Super and how you can increase it

Retirement might seem like it’s a long way off in the distant future, and that can make it difficult to actively consider and review your super. The problem with this thinking, is that if you haven’t set your super up with careful consideration, you are most likely not getting the best possible return. If you want to have enough money to live comfortably in retirement – now is the time to grow your nest egg. The earlier you set your super up the better – however it’s never too late to rethink your super. Once set, we tend to leave our super to its own devices. Make sure to review your super, to ensure you’re getting the best return.  Start with these tips to make sure you’re making the most out of your super. How much super will you need to retire? The best way to find out how much super you will need to retire is to work out what kind of lifestyle you want to live in retirement. Next you’ll need to work out how much money you will need to fund this lifestyle.   For a general idea, according to the Association of Superannuation Funds of Australia (ASFA) the retirement standard for those aged around 65 is (as of June quarter 2017): Modest Lifestyle Comfortable Lifestyle Single Couple Single Couple Total per week $467 $671 $840 $1,155 Total per year $24,270 $34,911 $43,695 $60,063 To check how you are tracking, use ASIC’s retirement planner. Tips to increase your super   Could you have lost super? Combine your super into one fund. According to the Australian Taxation Office...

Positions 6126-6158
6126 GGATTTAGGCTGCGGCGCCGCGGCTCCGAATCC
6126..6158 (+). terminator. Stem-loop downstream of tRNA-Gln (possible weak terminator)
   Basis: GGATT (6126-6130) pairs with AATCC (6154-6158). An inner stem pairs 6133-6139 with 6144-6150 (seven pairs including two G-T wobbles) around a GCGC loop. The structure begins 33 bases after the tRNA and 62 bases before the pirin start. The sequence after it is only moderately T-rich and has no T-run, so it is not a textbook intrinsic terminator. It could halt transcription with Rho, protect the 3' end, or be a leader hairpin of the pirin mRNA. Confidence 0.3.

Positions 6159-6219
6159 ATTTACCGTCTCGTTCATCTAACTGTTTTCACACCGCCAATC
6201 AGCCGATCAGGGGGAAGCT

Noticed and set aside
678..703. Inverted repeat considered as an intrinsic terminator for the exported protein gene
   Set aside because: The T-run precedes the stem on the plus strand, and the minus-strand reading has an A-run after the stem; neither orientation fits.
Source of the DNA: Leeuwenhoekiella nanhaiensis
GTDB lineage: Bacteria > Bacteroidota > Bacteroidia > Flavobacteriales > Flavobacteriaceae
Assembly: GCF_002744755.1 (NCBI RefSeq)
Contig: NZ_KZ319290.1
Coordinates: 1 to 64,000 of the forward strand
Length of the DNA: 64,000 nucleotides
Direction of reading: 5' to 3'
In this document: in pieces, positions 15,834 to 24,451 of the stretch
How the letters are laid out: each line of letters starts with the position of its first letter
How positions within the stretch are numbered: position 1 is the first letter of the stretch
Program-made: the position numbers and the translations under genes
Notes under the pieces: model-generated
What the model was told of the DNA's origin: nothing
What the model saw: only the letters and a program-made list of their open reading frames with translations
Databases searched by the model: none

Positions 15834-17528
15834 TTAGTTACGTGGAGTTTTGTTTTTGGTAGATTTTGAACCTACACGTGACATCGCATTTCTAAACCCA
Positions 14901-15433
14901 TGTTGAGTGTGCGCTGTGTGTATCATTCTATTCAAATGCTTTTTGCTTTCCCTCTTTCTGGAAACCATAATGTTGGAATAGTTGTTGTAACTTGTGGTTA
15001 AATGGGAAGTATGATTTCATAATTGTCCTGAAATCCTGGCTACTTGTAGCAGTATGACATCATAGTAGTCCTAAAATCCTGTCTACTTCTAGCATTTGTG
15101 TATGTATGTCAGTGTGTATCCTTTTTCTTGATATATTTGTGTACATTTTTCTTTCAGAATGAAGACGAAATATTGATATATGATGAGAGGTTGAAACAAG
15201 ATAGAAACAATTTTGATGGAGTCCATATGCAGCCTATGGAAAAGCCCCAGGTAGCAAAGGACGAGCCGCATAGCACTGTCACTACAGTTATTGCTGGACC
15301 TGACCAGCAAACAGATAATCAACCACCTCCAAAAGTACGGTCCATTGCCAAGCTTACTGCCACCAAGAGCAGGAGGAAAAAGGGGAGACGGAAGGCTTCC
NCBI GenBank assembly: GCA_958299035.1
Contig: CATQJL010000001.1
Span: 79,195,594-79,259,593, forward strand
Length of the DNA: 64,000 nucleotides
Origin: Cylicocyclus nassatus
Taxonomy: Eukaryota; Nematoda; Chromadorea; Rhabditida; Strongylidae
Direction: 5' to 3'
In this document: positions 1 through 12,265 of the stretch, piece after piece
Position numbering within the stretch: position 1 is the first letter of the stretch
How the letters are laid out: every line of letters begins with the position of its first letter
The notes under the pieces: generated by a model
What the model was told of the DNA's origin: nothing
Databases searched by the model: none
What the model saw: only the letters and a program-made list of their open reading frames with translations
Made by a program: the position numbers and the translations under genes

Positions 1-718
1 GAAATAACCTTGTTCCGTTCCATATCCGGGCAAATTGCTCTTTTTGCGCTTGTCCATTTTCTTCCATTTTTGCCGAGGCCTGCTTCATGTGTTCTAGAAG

How will the new changes to superannuation affect you?

            Superannuation is your means to live comfortably when you choose to stop working. Many changes will soon be made to superannuation in Australia, having a significant impact on all super holders, both young and old. It’s important to consider how these changes will impact upon your super, and if you need to change your current super arrangements. Below are some of the changes, and the opportunities they can provide for you. Introduction of a transfer balance cap A $1.6 million cap has been introduced on the amount that can be transferred to super in retirement phase when earnings are tax-free. Additional savings can remain in an accumulation account (where earnings are taxed at 15 per cent) or remain outside super, coming into effect from 1 July 2017 and indexed in following years. Retired people with retirement phase balances below $1.7 million on 30 June 2017 will have 6 months from 1 July 2017 to bring their balances under $1.6 million. Concessional superannuation contributions cap reduced The annual concessional contributions cap has been reduced to $25,000 (from $30,000 for those aged under 49 at the end of the previous financial year and $35,000 otherwise). Comes into effect from 1 July 2017. Concessional superannuation contributions tax threshold reduced The threshold at which high-income earners pay Division 293 tax on their concessionally taxed contributions to superannuation has been reduced from $300,000 to $250,000. Comes into effect from 1 July 2017. Non-concessional contributions cap reduced and criteria introduced Non-concessional contributions rules have been made, and come into effect from 1 July. The annual non-concessional contributions cap has...